Finally, were we to reduce the discount rate in our post-COVID example from 9% to 8% but keep all the other variables the same, the calculated fair value in table 2 would be even higher (in this case, greater than $10,000.)
In short, this is what we believe has played out for many technology businesses this year: a huge pull-forward of demand, combined with lower discount rates caused by aggressive monetary policy. (It stands to reason that any increase in discount rates will have an opposite negative effect on valuations, which is why we maintain that an unexpected spike in inflation requiring central banks to hike interest rates is a risk, but we do not see this as our base case.)
With that said, the valuations above clearly embed a considerable amount of value into cash flows more than 10 years distant. There is substantial forecast risk to these numbers, to put it mildly.
Speaking to industry experts and executives who were around for the dotcom bubble, our belief is that the technology businesses of 2020 are not nearly as precariously positioned as their brethren in 1999. To start, there is simply much more cash – both on balance sheets, and being generated from operations. Secondly, the infrastructure to deliver the services and goods these businesses sell now exist and are operating at scale; this was not remotely true in 1999.
Stated differently, Jeff Bezos went from shipping books out of his garage to running the behemoth that is Amazon; Netflix today is not Pseudo.com in 1999, because the telecom and entertainment infrastructure to cost-effectively serve a massive, global audience with streaming entertainment exists in 2020. In our opinion, the rally in technology businesses is not just interest rates and speculation driving prices: these are now viable businesses models, and ignoring this fact is not acknowledging the changes that have occurred in the last 20 years.
However, one thing has not changed: investor exuberance – which tends to over-extrapolate the recent past well into the future – is the same as it has always been. This means that, even for a good business, the valuation can become excessive when expectations become unmoored from reality and thus overly optimistic. Some of the recent price action in select stocks does suggest to us an element of speculative euphoria driving prices.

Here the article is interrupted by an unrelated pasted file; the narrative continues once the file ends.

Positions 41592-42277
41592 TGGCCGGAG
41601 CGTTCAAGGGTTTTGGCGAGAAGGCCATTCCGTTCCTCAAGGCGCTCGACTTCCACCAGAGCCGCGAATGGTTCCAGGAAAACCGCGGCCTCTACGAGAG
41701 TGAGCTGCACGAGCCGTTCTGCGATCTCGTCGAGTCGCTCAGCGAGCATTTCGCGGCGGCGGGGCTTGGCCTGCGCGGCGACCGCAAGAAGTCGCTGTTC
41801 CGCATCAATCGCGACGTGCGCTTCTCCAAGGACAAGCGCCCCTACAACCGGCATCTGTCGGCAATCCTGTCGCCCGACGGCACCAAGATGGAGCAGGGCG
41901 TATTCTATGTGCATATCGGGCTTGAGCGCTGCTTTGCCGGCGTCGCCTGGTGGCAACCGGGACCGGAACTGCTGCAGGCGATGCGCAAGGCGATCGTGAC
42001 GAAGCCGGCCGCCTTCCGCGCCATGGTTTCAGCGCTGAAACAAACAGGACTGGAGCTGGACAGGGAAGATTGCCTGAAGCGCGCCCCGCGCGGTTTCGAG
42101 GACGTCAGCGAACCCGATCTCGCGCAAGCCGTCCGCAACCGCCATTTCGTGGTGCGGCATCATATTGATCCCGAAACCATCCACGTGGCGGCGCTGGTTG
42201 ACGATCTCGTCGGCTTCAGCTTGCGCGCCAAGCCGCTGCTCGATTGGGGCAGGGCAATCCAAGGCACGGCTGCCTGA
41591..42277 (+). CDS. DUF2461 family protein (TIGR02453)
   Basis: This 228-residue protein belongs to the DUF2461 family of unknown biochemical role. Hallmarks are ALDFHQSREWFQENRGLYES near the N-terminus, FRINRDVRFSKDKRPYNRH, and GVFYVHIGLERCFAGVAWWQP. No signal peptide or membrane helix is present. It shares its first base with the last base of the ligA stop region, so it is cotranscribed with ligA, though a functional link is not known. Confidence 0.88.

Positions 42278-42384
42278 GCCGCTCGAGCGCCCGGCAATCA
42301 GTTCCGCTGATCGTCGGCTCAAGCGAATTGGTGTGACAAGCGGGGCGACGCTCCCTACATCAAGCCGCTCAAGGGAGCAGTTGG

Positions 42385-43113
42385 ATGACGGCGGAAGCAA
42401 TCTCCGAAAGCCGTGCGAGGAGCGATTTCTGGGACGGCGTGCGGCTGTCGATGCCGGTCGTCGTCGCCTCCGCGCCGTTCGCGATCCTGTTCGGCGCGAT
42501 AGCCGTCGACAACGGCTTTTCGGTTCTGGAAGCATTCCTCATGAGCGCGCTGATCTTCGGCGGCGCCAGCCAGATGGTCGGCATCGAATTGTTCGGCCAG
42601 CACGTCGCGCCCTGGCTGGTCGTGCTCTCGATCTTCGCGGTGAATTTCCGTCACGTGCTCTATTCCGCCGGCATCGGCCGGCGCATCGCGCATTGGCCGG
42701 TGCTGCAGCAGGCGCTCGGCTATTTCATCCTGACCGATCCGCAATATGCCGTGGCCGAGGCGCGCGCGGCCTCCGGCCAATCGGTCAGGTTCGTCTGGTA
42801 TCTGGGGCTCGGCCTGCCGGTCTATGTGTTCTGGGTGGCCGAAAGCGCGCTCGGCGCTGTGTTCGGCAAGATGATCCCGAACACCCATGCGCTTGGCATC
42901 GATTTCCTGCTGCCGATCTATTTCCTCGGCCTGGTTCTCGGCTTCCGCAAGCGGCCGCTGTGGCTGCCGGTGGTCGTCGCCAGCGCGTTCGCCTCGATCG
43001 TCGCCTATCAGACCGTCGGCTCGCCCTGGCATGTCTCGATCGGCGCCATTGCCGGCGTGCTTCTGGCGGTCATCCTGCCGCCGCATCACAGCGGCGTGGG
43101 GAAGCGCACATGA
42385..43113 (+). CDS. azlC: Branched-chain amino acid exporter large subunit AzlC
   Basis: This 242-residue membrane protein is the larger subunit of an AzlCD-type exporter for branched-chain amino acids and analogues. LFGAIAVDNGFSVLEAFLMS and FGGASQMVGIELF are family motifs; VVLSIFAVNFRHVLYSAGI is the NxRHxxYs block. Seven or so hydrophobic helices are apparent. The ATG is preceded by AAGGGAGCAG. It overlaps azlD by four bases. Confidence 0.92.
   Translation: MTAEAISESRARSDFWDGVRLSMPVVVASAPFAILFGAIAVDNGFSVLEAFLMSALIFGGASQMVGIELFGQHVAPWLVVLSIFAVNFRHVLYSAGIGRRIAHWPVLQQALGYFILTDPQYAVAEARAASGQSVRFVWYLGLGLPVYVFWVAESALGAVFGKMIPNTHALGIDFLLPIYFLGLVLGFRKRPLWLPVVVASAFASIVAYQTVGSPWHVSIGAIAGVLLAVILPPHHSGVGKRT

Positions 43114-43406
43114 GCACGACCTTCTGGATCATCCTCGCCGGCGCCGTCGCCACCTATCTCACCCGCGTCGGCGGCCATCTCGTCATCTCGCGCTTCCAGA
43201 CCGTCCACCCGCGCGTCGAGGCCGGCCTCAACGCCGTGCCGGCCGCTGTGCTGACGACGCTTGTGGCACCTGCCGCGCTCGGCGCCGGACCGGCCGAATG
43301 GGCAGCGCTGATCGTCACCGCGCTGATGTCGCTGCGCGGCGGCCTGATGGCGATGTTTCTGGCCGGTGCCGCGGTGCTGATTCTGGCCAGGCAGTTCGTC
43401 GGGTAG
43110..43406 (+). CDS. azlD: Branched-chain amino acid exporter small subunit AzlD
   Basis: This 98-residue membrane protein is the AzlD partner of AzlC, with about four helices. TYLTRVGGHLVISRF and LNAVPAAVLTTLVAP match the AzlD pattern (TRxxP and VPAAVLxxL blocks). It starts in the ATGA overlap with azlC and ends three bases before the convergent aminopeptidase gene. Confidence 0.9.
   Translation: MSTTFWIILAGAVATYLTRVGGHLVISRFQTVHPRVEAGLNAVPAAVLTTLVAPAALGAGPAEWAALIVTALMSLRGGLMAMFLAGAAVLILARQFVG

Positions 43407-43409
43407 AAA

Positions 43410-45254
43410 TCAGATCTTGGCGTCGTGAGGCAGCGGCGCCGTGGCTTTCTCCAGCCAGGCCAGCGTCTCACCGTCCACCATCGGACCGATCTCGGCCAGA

To conclude, we do not think technology stocks are experiencing the same kind of bubble as the one that occurred in 1999 or 2000, insofar that in 1999, many businesses simply had no reasonable way to deliver any of the cash flows priced into the publicly traded stock. That is vastly different to the reality today. Moreover, keep in mind that the discount rate in 1999/2000 was much higher than today, meaning to achieve the valuations of 1999, growth expectations were much higher and the equity risk premium was much lower.
To us, the key item to watch is the equity risk premium; if that starts collapsing to a meaningful extent – like it did in 1999 – we would be very cautious indeed.
We believe that we own a portfolio of high-quality, resilient businesses that have excellent prospects over the next several years, but we are almost certainly due a bout of volatility and a period of market consolidation. We are keeping a close eye on valuations, and are taking action in the portfolio where we feel it is needed. We also absolutely believe that owning high-quality businesses that are currently out-of-favour is eminently sensible and prudent – hence our meaningful exposure to businesses like Berkshire Hathaway, Coca-Cola and Heineken.